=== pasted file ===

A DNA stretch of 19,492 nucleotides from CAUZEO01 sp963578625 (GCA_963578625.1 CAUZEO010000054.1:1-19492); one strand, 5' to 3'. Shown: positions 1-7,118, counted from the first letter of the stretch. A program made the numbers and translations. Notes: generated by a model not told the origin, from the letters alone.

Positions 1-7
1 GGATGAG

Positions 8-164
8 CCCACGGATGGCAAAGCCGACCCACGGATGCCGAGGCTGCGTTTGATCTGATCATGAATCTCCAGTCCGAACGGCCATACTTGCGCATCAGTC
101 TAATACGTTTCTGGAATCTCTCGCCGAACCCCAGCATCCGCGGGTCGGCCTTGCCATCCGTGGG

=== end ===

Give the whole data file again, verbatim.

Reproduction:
A DNA stretch of 19,492 nucleotides from CAUZEO01 sp963578625 (GCA_963578625.1 CAUZEO010000054.1:1-19492); one strand, 5' to 3'. Shown: positions 1-7,118, counted from the first letter of the stretch. A program made the numbers and translations. Notes: generated by a model not told the origin, from the letters alone.

Positions 1-7
1 GGATGAG

Positions 8-164
8 CCCACGGATGGCAAAGCCGACCCACGGATGCCGAGGCTGCGTTTGATCTGATCATGAATCTCCAGTCCGAACGGCCATACTTGCGCATCAGTC
101 TAATACGTTTCTGGAATCTCTCGCCGAACCCCAGCATCCGCGGGTCGGCCTTGCCATCCGTGGG